Buddhist event will show city's many teachings
by TIM SULLIVAN, Oregon Live, June 1, 2005
Organizers say this year's Change Your Mind Day is as much about meeting minds as converting them
Portland, Oregon (USA) -- Inner Southeast Portland teems with the teachings of the Buddha. From Oregon Buddhist Temple on 34th Avenue to Dharma Rain Zen Center on Madison Street, the area is packed with places for Buddhists to worship.
The diversity is one of the messages leaders of Buddhist congregations hope to convey during their second annual Change Your Mind Day Festival on Saturday at Colonel Summers Park in Southeast Portland.
"Portland has such a rich choice of Buddhism here, and we need to celebrate that," says Heidi Hoogstra of the Portland Buddhist Peace Fellowship, an event organizer.
The first Change Your Mind Day happened 12 years ago when the Buddhist magazine Tricycle held a free afternoon of meditation instruction to introduce the public to Buddhist thought and teachings. The event was held in New York City's Central Park because organizers thought some might shy away from formal worship spaces.
It attracted a few hundred people. Since then, Change Your Mind Day has grown into a worldwide event on the first Saturday in June, with festivals from Houston to San Francisco.
"It's a great opportunity for those who have been curious to meet a variety of teachers and forms of Buddhism to see if one of them clicks for them," says the Rev. Ryuoh Faulconer, the resident minister at Southeast's Nichiren Temple of Portland. "And I feel that the Buddhist community needs the kind of friendship to build stronger songas."
Portland has a long tradition of Buddhism, thanks to immigrant communities from Asia. The Oregon Buddhist Temple recently celebrated its 100th anniversary. The Nichiren Temple soon will be 75 years old.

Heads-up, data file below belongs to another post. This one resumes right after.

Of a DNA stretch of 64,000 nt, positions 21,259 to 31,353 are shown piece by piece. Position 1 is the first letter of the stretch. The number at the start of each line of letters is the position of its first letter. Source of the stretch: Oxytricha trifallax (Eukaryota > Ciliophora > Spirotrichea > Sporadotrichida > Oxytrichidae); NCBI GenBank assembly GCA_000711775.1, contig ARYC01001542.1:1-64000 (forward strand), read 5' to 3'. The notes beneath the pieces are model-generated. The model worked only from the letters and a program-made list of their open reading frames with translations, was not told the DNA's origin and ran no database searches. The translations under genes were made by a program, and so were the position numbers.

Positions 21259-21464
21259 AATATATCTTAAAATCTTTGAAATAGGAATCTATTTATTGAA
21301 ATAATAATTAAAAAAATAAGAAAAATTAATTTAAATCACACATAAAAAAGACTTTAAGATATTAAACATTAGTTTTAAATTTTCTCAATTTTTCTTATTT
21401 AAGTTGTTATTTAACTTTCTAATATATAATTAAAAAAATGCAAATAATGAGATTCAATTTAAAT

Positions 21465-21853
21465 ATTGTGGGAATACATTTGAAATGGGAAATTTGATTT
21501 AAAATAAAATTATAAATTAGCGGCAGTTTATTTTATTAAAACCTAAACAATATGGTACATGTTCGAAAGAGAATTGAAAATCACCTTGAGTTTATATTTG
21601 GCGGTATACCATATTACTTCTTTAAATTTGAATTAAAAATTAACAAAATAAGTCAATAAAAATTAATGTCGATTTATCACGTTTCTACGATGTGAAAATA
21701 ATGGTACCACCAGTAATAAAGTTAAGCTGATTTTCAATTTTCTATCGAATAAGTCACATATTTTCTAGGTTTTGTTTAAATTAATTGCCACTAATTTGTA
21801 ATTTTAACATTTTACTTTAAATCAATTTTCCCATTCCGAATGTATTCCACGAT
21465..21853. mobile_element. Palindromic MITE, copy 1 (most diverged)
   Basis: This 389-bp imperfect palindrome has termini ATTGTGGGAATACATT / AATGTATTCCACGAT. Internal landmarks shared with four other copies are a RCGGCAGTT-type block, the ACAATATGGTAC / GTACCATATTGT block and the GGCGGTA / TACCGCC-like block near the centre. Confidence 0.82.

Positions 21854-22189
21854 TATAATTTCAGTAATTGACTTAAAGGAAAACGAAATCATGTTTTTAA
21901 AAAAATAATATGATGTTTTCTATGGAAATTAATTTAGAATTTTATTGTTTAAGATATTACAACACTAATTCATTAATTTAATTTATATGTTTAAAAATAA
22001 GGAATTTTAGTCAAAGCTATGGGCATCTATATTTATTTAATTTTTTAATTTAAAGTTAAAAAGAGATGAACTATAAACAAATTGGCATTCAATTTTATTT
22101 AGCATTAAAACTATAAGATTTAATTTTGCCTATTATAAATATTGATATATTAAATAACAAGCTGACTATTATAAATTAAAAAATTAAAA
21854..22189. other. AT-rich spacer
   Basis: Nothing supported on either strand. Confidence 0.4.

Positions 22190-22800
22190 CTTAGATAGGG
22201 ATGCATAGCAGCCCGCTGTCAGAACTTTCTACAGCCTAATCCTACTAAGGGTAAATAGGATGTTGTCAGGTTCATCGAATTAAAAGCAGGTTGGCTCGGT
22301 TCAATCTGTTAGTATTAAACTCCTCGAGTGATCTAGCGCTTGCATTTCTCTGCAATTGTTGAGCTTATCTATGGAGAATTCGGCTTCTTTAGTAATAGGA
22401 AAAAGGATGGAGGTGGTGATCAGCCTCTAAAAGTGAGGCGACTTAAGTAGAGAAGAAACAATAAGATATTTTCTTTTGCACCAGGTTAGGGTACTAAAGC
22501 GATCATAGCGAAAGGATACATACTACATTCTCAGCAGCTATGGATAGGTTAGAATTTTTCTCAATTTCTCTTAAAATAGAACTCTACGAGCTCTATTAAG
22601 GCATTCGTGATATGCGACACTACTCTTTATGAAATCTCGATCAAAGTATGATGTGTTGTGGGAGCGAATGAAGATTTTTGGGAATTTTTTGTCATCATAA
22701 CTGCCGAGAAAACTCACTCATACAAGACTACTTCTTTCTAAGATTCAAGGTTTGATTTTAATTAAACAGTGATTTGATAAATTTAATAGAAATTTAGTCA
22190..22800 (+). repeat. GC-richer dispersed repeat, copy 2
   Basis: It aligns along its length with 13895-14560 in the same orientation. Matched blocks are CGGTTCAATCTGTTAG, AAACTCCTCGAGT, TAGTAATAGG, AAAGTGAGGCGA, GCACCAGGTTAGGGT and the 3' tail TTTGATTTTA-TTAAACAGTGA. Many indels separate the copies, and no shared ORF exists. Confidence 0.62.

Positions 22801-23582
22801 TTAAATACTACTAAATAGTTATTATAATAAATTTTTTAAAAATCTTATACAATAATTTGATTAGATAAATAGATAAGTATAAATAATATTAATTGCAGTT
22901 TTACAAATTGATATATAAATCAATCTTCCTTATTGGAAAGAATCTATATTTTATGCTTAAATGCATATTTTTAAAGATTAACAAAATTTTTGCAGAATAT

But in Portland, and throughout the Pacific Northwest, Buddhism also enjoys a high convert rate. Just as Change Your Mind Day is a U.S. invention, many of the Portland event's participating songas have a Caucasian emphasis in their makeup. Although Faulconer says two-thirds of his songa is Japanese American (Nichiren Buddhism is a Japanese lineage), it's the non-Japanese American congregants who tend to come to worship every week.
The Dharma Rain Zen Center was founded by mostly European Americans in the mid-1980s when it split from a California-based group, says Domyo Sater, a resident monk at the center. Its songa, made up primarily of white converts, has grown to 160 members.
Faulconer makes a connection between liberal Southeast residents and the growth of Buddhism in the area. "They tend to be people who have done searching before and are dissatisfied with the religion they grew up with," he says. Sater jokes that there are three kinds of Buddhists in the United States: Catholic, Protestant and Jewish.
Last year was the first that Portland joined Change Your Mind Day. Faulconer had attended other Change Your Mind events, and thought Portland's different Buddhist songas could use a way to get to know one another better.
"A lot of the Buddhist community, we're ignorant about other forms of Buddhism," Faulconer says. "This is to realize that the Buddha taught a lot of different things."
Last year's Change Your Mind Day attracted a few hundred people. This year, organizers hope for more. A dozen participating will offer drawing and coloring, traditional dancing, storytelling and music.
"It's very American in that it goes across denominations and celebrates diversity," Hoogstra says of Change Your Mind Day, "but I hope this can become a universal Buddhist holiday."
Change Your Mind Day, Saturday, 12:30-5:30 p.m., Colonel Summers Park, 1925 S.E. Taylor St. Free.